‘Movie review of “The Music of Strangers: Yo-Yo Ma and the Silk Road Ensemble”: Documentary gives viewers a glimpse into Yo-Yo Ma’s life and takes them on tour with the Silk Road Ensemble. Rating: 3-and-a-half stars out of 4

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A T.S. Eliot quotation, from “Four Quartets,” provides the perfect jumping-off point for Morgan Neville’s fine documentary “The Music of Strangers: Yo-Yo Ma and the Silk Road Ensemble.” It reads: “And the end of all our exploring / Will be to arrive where we started / And know the place for the first time.”

Neville’s film, an irresistible kaleidoscope of music and good fellowship, lets us explore the globe with a group of talented musicians. Cellist Yo-Yo Ma, himself a citizen of the world (born in Paris of Chinese parents, he grew up in New York), founded the Silk Road Ensemble in 2000 as an “experiment,” he muses in the film: “What might happen when strangers meet?” Its members come from all corners of the world, as do their instruments: Cristina Pato’s gaita (a Galician bagpipe), Wu Man’s pipa (a historic Chinese lutelike instrument), Kayhan Kalhor’s kamancheh (an Iranian fiddle).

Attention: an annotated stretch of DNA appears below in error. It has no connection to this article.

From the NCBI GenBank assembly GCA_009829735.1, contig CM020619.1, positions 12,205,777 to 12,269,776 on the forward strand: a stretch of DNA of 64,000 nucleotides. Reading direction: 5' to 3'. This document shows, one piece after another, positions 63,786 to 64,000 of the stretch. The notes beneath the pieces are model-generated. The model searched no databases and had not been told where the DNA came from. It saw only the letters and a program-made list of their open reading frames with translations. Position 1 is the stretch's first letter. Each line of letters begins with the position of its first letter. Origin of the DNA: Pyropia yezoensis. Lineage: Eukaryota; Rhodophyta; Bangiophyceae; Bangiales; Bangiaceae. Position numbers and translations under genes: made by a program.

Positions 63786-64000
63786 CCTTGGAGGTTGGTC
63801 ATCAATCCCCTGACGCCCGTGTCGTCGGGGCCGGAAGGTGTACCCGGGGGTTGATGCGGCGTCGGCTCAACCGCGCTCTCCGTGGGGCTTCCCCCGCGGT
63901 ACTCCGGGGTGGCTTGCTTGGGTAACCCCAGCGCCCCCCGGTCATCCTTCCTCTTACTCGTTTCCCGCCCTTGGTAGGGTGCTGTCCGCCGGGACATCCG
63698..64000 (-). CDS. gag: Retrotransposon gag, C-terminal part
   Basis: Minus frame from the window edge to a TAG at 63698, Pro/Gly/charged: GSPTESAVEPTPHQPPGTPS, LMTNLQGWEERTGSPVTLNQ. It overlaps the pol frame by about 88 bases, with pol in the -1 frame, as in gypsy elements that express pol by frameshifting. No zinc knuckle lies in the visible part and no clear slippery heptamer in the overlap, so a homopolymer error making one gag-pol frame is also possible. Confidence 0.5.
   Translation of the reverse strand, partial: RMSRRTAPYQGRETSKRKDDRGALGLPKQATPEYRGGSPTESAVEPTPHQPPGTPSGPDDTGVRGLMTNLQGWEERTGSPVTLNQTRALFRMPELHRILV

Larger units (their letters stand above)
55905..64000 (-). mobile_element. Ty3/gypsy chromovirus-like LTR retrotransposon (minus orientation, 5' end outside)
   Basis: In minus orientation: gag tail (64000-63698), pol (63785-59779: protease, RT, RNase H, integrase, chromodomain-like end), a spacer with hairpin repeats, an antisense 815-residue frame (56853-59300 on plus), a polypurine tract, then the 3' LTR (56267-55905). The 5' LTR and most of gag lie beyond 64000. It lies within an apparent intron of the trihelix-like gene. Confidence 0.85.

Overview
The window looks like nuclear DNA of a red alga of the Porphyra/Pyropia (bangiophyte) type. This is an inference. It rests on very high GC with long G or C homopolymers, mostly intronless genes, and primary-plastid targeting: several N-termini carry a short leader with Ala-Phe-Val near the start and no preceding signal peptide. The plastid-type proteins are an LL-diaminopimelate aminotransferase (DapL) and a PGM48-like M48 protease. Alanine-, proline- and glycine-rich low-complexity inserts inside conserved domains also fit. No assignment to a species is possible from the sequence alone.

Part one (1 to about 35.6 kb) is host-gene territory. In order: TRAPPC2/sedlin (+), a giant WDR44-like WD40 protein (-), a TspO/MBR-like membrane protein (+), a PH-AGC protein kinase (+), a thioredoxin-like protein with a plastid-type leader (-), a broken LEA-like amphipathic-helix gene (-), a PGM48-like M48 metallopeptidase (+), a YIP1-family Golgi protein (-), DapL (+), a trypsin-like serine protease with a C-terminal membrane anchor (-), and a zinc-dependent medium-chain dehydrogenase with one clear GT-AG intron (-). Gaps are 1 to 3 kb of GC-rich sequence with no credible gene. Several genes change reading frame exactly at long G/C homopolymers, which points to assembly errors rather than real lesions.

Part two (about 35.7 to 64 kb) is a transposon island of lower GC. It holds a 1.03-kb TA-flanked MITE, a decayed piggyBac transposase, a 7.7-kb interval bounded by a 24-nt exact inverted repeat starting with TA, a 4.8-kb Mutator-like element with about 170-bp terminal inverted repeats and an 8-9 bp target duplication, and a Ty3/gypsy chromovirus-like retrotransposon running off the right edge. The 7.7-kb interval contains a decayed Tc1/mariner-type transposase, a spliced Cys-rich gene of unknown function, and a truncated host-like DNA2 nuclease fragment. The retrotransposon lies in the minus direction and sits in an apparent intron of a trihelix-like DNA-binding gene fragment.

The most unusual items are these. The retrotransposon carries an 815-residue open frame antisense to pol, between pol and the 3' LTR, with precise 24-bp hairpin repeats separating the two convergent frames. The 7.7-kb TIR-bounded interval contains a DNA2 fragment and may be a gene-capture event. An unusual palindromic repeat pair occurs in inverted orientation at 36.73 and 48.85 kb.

Celebrating 15 years of the Silk Road Ensemble, the film gives us a bit of Ma’s life story (we see a brief, enchanting clip of him as a 7-year-old prodigy, introduced to television audiences by Leonard Bernstein), but mostly just lets us hitch a ride on the group’s ongoing world tour. Neville, who directed the Oscar-winning music documentary “20 Feet From Stardom,” finds joy in every tuneful frame: it’s as if these instruments, as well as their players, are speaking to each other, becoming friends. By the end, you look at the musician’s faces — particularly Ma’s beaming smile — and find a truth: through music, we can always find our way home.

Movie Review ★★★½  

‘The Music of Strangers: Yo-Yo Ma and the Silk Road Ensemble,’ a documentary directed by Morgan Neville. 96 minutes. Rated PG-13 for brief strong language. Sundance (21+), Uptown.